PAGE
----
Staying organized is an Rx for prescription safety.
According to the Centers for Disease Control and Prevention, nearly a quarter of Americans currently take three or more prescription medications. Managing multiple medications can be complicated, especially when many medications interact with each other.
One way to keep track is to create a list of all the medications you take. Share this information with your pharmacist and primary care physician. They can help make sure you don’t have duplicate prescriptions or mix the wrong medications, which can cause adverse side effects.
“Be open with your health care team about every pill you take, including vitamins, supplements and over-the-counter medications,” said Kevin Poe, PharmD, BCPS, clinical pharmacy manager at Saint Joseph Hospital, part of KentuckyOne Health. “If you notice unusual side effects, speak up. We can often find alternative prescriptions or adjust your medication list to help you feel better.”
Simple Is Best
“To make medication management easy, consider using the same pharmacy to fill all of your prescriptions,” said Carrie Schanen, PharmD, managed care pharmacy specialist with KentuckyOne Health Partners. “Create a relationship with your pharmacist. That way, he or she knows you and your history.”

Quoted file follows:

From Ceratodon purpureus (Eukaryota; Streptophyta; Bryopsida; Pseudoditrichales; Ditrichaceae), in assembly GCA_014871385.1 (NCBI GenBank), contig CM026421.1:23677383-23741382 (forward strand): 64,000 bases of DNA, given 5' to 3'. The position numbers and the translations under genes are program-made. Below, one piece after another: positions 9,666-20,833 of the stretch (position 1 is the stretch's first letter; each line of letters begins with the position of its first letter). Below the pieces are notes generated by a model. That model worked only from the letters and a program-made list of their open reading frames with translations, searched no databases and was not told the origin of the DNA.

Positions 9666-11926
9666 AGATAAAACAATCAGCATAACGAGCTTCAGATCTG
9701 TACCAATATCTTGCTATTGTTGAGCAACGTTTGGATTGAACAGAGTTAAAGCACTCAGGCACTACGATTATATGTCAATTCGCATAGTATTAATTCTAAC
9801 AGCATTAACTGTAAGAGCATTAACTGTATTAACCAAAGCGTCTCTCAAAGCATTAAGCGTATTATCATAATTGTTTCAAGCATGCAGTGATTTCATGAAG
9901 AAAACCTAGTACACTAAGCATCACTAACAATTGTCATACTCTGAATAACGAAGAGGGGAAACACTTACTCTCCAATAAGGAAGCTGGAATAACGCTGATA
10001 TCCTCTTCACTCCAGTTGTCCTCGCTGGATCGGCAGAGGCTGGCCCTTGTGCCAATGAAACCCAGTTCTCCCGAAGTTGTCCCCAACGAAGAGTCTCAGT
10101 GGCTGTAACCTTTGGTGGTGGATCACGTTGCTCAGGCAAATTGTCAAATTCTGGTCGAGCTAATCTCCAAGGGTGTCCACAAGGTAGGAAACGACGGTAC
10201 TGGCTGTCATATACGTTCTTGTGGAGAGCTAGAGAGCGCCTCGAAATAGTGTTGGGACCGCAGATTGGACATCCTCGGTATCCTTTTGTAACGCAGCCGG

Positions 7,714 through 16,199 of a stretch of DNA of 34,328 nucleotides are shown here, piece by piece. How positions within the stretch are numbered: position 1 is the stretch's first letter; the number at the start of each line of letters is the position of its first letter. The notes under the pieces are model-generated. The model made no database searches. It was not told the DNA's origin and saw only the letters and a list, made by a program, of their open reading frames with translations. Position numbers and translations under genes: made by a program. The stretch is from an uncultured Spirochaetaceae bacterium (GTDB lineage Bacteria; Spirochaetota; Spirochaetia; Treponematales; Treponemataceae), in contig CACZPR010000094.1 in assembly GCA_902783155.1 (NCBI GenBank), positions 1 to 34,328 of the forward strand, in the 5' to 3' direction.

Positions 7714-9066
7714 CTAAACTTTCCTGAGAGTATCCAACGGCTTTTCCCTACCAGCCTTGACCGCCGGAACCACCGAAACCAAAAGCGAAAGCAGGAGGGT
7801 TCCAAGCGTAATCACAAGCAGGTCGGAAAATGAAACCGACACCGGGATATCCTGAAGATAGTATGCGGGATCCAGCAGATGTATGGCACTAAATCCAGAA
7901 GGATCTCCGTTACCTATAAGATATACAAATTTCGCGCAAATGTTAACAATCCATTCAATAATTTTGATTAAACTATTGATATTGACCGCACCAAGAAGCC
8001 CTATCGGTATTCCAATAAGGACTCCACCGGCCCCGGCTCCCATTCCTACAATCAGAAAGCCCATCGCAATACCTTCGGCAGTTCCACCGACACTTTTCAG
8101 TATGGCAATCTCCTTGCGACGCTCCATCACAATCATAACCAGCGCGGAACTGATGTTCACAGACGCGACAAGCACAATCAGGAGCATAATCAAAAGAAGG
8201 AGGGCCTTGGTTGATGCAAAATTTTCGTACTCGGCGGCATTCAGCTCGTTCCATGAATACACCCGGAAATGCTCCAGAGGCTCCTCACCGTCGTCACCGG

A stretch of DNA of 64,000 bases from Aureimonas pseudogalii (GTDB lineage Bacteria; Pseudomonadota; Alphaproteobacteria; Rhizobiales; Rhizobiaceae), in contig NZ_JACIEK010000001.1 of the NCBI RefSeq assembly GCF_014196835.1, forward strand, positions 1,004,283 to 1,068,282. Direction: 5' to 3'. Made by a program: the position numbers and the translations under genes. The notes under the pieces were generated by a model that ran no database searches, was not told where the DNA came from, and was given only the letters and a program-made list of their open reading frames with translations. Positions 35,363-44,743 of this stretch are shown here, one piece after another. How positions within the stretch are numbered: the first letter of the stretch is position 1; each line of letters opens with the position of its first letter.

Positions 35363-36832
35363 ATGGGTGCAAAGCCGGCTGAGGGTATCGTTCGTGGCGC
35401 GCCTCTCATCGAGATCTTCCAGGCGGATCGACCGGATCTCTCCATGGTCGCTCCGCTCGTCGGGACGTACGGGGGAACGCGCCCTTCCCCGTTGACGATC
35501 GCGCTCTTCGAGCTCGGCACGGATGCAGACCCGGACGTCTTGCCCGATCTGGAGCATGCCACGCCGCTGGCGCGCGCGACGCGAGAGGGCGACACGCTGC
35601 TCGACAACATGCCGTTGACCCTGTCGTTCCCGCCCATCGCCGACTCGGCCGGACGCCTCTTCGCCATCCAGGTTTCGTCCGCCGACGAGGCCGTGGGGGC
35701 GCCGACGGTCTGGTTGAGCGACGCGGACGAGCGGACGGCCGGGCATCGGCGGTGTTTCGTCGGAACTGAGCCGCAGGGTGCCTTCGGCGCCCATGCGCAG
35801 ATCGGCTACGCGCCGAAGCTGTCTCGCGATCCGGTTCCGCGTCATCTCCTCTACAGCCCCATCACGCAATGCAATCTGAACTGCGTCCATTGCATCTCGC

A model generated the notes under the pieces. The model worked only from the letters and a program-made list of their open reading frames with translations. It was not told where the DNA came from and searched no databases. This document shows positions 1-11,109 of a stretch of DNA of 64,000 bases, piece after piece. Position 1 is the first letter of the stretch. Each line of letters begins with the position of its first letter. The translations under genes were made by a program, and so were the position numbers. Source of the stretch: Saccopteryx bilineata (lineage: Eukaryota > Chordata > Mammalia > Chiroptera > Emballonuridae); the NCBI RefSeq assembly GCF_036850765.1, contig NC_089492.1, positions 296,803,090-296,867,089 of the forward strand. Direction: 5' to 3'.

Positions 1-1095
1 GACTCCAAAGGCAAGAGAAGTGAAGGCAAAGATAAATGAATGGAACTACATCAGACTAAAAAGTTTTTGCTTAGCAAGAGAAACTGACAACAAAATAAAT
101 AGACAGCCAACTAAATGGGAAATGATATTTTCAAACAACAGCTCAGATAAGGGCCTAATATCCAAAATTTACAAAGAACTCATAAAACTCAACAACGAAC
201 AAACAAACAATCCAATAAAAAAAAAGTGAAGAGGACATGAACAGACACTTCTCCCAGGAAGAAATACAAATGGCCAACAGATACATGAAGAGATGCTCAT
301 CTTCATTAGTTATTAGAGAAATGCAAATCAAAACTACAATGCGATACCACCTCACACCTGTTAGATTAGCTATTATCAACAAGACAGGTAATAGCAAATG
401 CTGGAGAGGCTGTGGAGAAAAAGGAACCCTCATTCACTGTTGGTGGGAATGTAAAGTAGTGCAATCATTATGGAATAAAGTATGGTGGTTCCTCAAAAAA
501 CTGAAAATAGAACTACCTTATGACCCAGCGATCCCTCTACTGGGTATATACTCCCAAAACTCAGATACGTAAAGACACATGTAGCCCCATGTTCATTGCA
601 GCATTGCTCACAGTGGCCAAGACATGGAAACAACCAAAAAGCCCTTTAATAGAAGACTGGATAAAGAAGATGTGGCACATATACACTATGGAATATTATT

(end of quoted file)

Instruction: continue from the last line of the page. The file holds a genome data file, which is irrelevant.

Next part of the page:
Poe recommends asking your pharmacist for tips about organizing your medications. Your pharmacy may recommend tracking apps or sell color-coded pillboxes to sort medications.
“Having a routine can help you remember when to take your medications,” Schanen said. “Try pairing each dose with a memory trigger, like brushing your teeth or eating breakfast.”
Pharmacists are there to help you get the most out of your prescriptions and make sure you take them safely. Always follow their recommendations for handling, storing and taking medications. Keep prescriptions in a dry location away from sunlight, preferably not in the bathroom where humidity can be an issue.
“Be aware of what medications you take and why you take them. You are your own best safety and health care advocate,” said Poe.
This story originally appeared in the 2017 Fall edition of One Health Magazine. Sign up for your free subscription.